After the victory of the Battle of Little Bighorn, the Sioux Indians fought in a series of battles, led by Crazy Horse, where, ultimately, the tables were turned. The Indians lost until finally they decided to surrender. The Great Sioux War officially ended, but of course nothing was truly settled, and many more skirmishes happened over the following years. There was so much wariness and offences on both sides that it took a very long time for healing of trust to even be a remote possibility, and as the years passed, horrible events occurred to compound every misgiving. Too much was left unresolved. In 1889, what was left of the Sioux’s land was divided up by the government into six different reservations. The next year, a movement passed through the Lakota tribes which sparked hope within the Sioux’ hearts and fear and suspicion within the U.S. government’s.


Kicking Bear, who was first cousins with Crazy Horse, and Short Bull, had learned what they called the Ghost Dance from a medicine man. This was a religious dance, and it was foretold that the spring, the quintessential time of renewal and the earth’s budding strength, would be an important time for the Lakota (of the Sioux nation). The Ghost Dance symbolized that with the overture of spring, the white man would be buried beneath the newness of the soil and those who took part in the Ghost Dance would be suspended in the air, above them. The government considered the religious movement a threat and acted, sending militia to the reservations. Arrests were made. When the military with the assistance of the reservation police attempted to arrest Sitting Bull, who was the holy man who had had the vision of the U.S.’s defeat before the Battle of Little Bighorn (also called Custer’s Last Stand), he was killed. His followers fired upon the men who came to arrest Sitting Bull and the police fired back. He was arrested because the government feared that he would join the Ghost Dance movement, not so much that he already had. He had retreated with his followers years before, after the end of the Great Sioux War, to what is now Saskatchewan, and had returned to the U.S. later and surrendered to the U.S. government. He had many supporters and a great deal of influence in the Sioux nation, but does that mean he was a threat? Was the Ghost Dance itself truly a threat? I think that when a government acts out of fear, the outcome can only be very messy; everything escalates, and that is never a good thing.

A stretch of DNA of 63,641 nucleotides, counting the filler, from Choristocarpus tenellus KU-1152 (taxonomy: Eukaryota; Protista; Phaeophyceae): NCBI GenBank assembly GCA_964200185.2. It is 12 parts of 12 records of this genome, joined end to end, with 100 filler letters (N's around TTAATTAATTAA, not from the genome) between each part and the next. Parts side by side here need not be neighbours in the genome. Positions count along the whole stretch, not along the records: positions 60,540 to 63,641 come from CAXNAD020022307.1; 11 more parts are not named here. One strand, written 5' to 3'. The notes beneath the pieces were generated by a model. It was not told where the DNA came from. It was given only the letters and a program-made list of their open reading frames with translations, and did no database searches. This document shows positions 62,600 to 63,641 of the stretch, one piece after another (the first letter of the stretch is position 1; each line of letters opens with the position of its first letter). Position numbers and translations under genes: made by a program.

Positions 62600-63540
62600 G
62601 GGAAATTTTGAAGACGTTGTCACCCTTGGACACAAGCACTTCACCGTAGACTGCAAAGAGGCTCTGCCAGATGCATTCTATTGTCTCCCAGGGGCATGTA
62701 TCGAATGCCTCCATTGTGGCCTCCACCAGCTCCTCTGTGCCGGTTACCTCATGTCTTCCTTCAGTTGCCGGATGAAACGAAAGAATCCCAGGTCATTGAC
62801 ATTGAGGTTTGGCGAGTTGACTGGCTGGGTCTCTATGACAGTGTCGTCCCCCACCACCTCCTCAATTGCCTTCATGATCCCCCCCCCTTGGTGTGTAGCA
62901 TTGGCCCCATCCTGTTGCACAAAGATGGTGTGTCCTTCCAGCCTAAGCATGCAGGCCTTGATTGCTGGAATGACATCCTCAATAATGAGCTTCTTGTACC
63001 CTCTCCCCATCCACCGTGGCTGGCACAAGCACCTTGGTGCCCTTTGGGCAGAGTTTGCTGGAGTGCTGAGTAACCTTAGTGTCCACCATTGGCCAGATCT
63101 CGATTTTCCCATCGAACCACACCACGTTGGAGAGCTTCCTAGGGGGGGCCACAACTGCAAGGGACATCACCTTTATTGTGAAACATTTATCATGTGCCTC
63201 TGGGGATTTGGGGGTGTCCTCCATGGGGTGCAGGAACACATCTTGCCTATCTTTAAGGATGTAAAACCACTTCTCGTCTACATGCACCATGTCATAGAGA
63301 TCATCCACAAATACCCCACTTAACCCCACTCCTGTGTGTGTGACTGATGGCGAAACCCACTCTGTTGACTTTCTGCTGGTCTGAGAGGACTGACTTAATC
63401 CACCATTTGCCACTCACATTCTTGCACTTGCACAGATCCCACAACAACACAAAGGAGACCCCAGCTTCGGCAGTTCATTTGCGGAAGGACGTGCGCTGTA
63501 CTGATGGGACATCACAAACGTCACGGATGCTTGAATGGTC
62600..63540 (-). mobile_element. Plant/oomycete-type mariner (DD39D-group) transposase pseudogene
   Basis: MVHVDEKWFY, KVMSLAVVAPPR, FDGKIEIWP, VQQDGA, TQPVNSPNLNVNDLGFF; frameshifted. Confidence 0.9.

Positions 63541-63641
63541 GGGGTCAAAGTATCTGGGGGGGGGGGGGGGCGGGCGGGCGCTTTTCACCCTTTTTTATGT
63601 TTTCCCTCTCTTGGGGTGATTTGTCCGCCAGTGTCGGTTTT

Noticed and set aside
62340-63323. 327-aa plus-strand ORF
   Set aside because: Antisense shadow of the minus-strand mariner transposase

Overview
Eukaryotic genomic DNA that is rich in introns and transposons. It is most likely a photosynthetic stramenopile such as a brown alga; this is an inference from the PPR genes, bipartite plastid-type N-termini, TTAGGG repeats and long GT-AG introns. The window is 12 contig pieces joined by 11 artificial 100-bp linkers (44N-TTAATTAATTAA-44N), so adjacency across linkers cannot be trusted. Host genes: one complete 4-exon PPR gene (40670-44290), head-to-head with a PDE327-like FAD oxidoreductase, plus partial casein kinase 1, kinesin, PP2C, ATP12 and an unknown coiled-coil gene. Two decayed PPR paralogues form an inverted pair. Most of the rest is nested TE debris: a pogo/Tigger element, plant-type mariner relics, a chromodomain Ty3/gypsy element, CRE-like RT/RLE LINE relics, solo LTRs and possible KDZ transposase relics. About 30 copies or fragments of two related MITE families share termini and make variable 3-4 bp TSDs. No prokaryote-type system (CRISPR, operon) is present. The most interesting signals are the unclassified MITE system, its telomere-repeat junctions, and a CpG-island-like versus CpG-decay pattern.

I am not of the mind that partaking in the Ghost Dance movement gives justification to kill, at all—but that is exactly what happened. Two weeks after Sitting Bull was killed, the Wounded Knee Massacre occurred. More on that next time.